A Week At Fordham

Fordham Logo

This week (August 21st-24th) I got the opportunity to volunteer at Fordham Brewing Company in Dover, DE. I had been in contact with the Head Brewer, Walter Trifari, several times via e-mail inquiring mostly about opportunities with helping him brew and additionaly about just general help around the brewery. He was quick to reply and basically said that they bottle beer every other week usually on Monday’s or Wednesday’s and would I be available. At the time I was not, but I told him during July and August I could come down every Wednesday if he needed help. He never e-mailed me asking for help, so I assumed he didn’t need it. Last week I decided to give hime one last shot since August was almost up and asked if he needed help. Because of the timing of several different things at the brewery he was very much in need of help. So, kind of unbeknownst to me, I just signed up for four days of bottling.

Fordham’s bottling line is semi-automated. The reason I say this is because there has to be people at certain spots to make certain things happen, but generally the machines do most of the work. Here is a brief (and probably) incomplete run down of how the bottling line works. First, someone takes either loose empty beer bottles and puts them onto a conveyor belt or someone takes a case of empty beer bottles and puts them on onto a conveyor belt. If it is a case, there is a machine that extracts the bottles from the case, so the bottle go in one direction while the cardboard box goes in another. Next, the bottles are funneled down a conveyor belt to the true bottling aspect of the machine (actually multiple machines, but whatever). Anyway, the bottles are rinsed and sanitized, then flushed of air and filled with CO2, then filled with beer, then fobbed (basically another way of trying to make sure all the air is out of the bottle), then capped, then rinsed, then onto another conveyor belt. It probablt takes each bottle about five seconds to go through all of that part. The bottles are then shuffled down the conveyor belt to a dryer, then a labeler, and then seperated to be filled into cases. A person then pushes a button to raised the case and lower the bottles so they meet again. The same person then folds up the lid of the case and sends it through a taping machine. After that someone is standing at the end to lift the case off and stack it into pallets. Once the machine is fully running I would guess it takes a bottle about 30 seconds to travel from start to finish.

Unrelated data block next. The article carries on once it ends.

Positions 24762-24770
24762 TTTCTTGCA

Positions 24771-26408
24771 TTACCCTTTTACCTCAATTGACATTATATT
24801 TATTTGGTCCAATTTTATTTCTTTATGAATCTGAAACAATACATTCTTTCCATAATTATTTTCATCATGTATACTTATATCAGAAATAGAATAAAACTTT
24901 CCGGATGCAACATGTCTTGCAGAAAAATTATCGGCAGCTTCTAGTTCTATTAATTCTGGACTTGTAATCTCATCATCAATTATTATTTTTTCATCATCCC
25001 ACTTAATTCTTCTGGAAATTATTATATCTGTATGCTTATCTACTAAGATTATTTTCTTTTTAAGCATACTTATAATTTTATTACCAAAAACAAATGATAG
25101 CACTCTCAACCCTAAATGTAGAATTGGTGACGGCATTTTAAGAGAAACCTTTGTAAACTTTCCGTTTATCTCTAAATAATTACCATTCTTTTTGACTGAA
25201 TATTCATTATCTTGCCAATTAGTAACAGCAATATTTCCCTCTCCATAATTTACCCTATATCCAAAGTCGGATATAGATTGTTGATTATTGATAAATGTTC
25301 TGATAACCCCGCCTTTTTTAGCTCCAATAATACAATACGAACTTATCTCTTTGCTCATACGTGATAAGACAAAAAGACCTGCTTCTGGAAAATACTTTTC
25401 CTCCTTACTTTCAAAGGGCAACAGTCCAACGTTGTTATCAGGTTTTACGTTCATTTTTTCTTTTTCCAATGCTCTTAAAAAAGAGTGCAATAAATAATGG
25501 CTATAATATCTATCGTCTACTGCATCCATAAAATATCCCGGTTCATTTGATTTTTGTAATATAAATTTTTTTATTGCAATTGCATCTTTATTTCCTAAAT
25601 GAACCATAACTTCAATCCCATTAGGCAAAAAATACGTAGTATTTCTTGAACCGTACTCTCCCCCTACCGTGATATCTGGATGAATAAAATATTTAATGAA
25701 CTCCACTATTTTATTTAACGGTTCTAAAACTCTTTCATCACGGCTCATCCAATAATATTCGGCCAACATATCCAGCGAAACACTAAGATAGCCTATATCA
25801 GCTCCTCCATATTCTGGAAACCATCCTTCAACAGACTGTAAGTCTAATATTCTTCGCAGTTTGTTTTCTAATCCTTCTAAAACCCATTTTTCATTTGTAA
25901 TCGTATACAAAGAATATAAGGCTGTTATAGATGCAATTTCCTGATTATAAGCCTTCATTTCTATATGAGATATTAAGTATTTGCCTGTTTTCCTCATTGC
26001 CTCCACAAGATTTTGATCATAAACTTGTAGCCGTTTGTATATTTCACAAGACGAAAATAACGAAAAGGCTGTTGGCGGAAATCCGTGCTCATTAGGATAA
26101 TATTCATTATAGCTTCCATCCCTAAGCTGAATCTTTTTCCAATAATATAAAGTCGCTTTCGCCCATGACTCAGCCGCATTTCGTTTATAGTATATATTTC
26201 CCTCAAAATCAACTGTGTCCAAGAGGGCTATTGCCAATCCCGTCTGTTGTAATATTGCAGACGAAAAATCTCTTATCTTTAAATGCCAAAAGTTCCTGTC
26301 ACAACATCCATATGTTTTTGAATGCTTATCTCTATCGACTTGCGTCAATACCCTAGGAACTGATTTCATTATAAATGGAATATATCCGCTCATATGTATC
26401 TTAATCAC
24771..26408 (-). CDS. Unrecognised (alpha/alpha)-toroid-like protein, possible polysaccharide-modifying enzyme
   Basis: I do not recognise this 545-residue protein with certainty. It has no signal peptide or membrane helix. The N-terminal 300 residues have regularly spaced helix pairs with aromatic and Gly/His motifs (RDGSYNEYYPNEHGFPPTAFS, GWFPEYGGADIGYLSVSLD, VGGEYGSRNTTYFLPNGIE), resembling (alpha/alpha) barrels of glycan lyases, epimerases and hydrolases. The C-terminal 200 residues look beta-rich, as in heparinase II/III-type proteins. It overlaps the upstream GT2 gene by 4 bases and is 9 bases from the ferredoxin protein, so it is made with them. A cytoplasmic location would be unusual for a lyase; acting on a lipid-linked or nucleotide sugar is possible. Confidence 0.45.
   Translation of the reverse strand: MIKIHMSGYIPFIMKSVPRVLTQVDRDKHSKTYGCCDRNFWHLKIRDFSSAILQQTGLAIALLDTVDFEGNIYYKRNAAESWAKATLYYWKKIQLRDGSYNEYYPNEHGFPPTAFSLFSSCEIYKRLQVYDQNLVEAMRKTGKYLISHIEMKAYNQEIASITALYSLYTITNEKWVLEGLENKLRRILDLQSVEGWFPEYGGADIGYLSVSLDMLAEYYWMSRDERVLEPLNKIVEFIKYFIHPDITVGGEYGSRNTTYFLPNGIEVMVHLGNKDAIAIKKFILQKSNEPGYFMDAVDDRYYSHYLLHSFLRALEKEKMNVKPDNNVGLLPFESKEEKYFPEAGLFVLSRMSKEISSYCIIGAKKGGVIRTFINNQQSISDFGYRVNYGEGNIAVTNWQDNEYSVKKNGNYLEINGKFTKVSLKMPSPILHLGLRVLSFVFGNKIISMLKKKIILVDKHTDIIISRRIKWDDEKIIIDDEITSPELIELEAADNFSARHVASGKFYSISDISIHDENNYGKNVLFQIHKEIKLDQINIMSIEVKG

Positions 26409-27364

My job for the week was one of three: bottle loader, button pusher, or pallet stacker. None are glamorous, all are important. The trully difficult job is the person who has to maintain / watch the filler and labeler to make sure things are running smoothly. I kind of viewed the bottle loader position as feeding the mouth on the great bottling beast, and the pallet stacker as sort of the ass extractor, or something. The button pusher (man I make these sound exciting) was maybe the intestine or the colon . . . dunno, whatever. Anyway, it was a long physical week and I’m glad I had the experience and the opportunity to help. Next time though, I think one or two days would be much better. Between driving, tolls, and the repetative physical nature of the job (oh yeah, it was really loud too), I would not want to do that everyday by any means.

Hopefully I have created a relationship with a big brewery in the area and will have more and better opportunities around the bend. To say nothing else, it was an eye-opening experience. Also, they were generous enough to give me about a case of beer a day too, so right now I have some of their Lager, Copperhead and two seasonals, the Maibock and Oktoberfest – lucky me!

One Response to “A Week At Fordham”

  1. Fool Circle - Artisanal Ales » Blog Archive » Fordham Brewery Says:

    […] new at Fordham, how things have been in the last year, and when am I going to come down and volunteer again. While we were there (at 8:00 in the morning) Walt offered us some beer samples after a very brief […]

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